People often talk about the death of television, but what about the death of radio. The medium still is with us, but with the digital media landscape how much longer can radio survive?
CBS announced recently that it would be spinning-off its radio division in order to focus on their TV operation. While this may sound like a story of the 20th century, this is 2016 and an indication that old media platforms take some time to die. CBS has been in radio since 1928 and is very much part of its history. Radio, though, is no longer what it used to be, and certainly isn't close to what it was in its golden age in the 1940s and 50s. Will it take this long for television to fade away as we know it, and how long will it be until CBS's traditional broadcast model is fully upended?
for Salon reports:
The biggest indicator that terrestrial radio (the traditional broadcast) is once again at death’s door is CBS Corp.’s bid to spin off its 88-year-old radio business — once home to Edward R. Murrow and Walter Cronkite — in order to focus on its more profitable television and cable broadcasting segments. If CBS can’t find any buyers for its 117 stations in 29 U.S. markets, it will offer shares of CBS Radio via an initial public offering. So far, no buyers have stepped forward publicly, so the most likely scenario is an IPO that will have absolutely none of the fanfare that Facebook’s did.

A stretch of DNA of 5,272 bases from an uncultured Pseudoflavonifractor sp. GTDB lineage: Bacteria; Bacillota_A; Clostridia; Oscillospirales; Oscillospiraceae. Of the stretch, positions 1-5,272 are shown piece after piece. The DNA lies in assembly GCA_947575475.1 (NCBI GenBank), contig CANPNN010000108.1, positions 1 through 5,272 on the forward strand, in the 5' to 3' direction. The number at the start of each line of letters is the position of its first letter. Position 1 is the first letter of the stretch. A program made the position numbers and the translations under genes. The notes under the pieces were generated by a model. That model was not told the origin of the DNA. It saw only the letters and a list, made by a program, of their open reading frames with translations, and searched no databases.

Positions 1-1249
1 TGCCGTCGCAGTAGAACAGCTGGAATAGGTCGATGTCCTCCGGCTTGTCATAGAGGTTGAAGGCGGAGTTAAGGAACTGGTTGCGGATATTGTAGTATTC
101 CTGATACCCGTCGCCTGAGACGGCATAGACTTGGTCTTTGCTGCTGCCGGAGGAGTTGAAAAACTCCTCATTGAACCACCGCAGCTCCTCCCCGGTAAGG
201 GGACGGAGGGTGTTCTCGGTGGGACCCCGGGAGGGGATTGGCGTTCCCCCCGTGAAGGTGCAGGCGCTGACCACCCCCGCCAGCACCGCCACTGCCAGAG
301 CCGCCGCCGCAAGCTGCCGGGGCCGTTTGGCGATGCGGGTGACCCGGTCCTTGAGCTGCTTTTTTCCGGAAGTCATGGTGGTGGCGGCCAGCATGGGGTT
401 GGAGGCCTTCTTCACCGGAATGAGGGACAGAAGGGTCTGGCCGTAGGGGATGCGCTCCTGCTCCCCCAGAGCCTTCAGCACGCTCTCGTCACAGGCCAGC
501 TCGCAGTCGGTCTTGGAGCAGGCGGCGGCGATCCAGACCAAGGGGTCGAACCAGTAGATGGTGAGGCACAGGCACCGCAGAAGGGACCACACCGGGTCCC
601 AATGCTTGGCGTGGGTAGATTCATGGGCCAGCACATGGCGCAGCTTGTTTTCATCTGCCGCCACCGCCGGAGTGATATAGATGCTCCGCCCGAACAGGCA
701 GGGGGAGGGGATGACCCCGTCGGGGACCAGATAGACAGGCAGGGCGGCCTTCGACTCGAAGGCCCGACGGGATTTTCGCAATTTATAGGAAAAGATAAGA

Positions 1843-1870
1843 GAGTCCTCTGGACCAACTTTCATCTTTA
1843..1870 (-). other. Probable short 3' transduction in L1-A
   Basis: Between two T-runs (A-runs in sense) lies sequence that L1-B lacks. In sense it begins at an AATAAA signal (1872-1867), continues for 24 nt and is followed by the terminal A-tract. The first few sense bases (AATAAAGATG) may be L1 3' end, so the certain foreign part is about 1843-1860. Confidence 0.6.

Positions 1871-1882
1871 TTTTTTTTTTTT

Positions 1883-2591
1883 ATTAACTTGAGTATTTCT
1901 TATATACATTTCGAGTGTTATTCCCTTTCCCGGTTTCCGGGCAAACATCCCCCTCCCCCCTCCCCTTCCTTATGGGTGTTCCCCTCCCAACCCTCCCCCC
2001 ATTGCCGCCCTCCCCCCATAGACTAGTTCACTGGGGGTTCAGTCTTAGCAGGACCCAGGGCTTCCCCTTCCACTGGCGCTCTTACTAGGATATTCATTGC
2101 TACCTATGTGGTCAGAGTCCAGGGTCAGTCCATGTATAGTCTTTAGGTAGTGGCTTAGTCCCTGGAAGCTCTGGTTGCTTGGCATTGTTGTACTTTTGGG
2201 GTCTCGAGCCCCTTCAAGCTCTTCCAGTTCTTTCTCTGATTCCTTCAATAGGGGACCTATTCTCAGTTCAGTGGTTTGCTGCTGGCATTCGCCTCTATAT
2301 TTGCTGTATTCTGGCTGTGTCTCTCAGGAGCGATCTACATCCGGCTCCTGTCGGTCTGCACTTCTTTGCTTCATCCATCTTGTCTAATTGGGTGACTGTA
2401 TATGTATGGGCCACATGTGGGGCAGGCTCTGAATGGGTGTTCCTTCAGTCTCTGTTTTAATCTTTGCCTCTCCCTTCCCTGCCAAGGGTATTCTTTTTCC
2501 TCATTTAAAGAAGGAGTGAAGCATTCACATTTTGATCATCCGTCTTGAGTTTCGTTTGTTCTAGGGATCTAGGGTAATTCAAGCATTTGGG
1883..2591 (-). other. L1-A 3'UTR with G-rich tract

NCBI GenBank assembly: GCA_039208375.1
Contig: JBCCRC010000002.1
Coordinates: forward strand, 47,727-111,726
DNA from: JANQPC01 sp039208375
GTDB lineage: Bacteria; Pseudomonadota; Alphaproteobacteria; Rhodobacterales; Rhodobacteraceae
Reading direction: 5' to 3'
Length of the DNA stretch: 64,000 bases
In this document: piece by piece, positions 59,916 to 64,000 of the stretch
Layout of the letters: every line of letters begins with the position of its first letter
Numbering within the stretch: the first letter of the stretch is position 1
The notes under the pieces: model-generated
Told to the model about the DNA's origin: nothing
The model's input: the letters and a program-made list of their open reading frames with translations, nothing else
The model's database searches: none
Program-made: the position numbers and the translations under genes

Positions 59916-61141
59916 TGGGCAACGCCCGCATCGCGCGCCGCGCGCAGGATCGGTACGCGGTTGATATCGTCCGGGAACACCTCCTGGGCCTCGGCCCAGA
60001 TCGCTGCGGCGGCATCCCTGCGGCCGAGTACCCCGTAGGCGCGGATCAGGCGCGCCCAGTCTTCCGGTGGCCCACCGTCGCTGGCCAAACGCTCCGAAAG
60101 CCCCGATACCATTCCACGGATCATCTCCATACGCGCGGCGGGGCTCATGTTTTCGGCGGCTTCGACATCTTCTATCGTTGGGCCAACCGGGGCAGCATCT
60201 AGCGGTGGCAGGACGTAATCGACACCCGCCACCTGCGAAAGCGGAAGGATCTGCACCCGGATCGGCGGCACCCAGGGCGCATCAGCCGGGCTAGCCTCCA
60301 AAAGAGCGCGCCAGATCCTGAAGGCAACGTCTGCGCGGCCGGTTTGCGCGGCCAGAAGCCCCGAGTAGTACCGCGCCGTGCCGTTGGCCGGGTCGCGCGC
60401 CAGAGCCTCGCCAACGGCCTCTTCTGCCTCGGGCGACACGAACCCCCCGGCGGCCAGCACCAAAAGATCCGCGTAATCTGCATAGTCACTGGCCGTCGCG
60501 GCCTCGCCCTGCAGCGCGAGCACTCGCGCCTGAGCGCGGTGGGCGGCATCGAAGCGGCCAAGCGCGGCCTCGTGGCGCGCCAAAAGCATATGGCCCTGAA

While CBS Radio is profitable — thanks to the presence of its stations in major U.S. cities — advertising revenue for terrestrial radio as a whole has been on a downward march for years. CBS Radio reported a 5 percent decline in net income last year, to $1.23 billion, according to its IPO prospectus filed in July. Across the radio industry, ad dollars are projected to fall 2 percent this year, to $14.2 billion, according to New York-based media industry analysts Magna Global.
Meanwhile, digital advertising revenue is rising. PricewaterhouseCoopers has estimated that from 2014 to 2019 over-the-air radio advertising would grow just 0.5 percent a year compared with 8.6 percent for online radio broadcasters. These numbers don’t bode well for a lot of radio stations, especially smaller for-profit outlets with few resources.
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